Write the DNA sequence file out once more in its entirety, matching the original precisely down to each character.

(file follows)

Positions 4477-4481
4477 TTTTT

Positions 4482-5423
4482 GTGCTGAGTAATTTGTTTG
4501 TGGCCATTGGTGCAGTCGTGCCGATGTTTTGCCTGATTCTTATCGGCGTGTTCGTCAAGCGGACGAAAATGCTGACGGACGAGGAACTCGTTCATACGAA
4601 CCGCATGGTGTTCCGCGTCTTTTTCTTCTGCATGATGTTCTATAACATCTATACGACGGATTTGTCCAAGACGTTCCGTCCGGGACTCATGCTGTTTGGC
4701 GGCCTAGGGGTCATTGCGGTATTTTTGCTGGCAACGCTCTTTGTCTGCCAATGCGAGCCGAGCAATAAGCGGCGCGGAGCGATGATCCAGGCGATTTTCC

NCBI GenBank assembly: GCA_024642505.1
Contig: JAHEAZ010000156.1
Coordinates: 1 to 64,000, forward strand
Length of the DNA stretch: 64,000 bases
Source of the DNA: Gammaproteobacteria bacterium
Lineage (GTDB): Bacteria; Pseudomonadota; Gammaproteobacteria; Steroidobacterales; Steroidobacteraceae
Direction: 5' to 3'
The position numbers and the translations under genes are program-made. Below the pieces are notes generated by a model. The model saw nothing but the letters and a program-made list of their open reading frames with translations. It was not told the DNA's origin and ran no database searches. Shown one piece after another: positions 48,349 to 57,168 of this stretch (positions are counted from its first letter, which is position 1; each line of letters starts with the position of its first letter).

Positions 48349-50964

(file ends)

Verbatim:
Positions 4477-4481
4477 TTTTT

Positions 4482-5423
4482 GTGCTGAGTAATTTGTTTG
4501 TGGCCATTGGTGCAGTCGTGCCGATGTTTTGCCTGATTCTTATCGGCGTGTTCGTCAAGCGGACGAAAATGCTGACGGACGAGGAACTCGTTCATACGAA
4601 CCGCATGGTGTTCCGCGTCTTTTTCTTCTGCATGATGTTCTATAACATCTATACGACGGATTTGTCCAAGACGTTCCGTCCGGGACTCATGCTGTTTGGC
4701 GGCCTAGGGGTCATTGCGGTATTTTTGCTGGCAACGCTCTTTGTCTGCCAATGCGAGCCGAGCAATAAGCGGCGCGGAGCGATGATCCAGGCGATTTTCC

NCBI GenBank assembly: GCA_024642505.1
Contig: JAHEAZ010000156.1
Coordinates: 1 to 64,000, forward strand
Length of the DNA stretch: 64,000 bases
Source of the DNA: Gammaproteobacteria bacterium
Lineage (GTDB): Bacteria; Pseudomonadota; Gammaproteobacteria; Steroidobacterales; Steroidobacteraceae
Direction: 5' to 3'
The position numbers and the translations under genes are program-made. Below the pieces are notes generated by a model. The model saw nothing but the letters and a program-made list of their open reading frames with translations. It was not told the DNA's origin and ran no database searches. Shown one piece after another: positions 48,349 to 57,168 of this stretch (positions are counted from its first letter, which is position 1; each line of letters starts with the position of its first letter).

Positions 48349-50964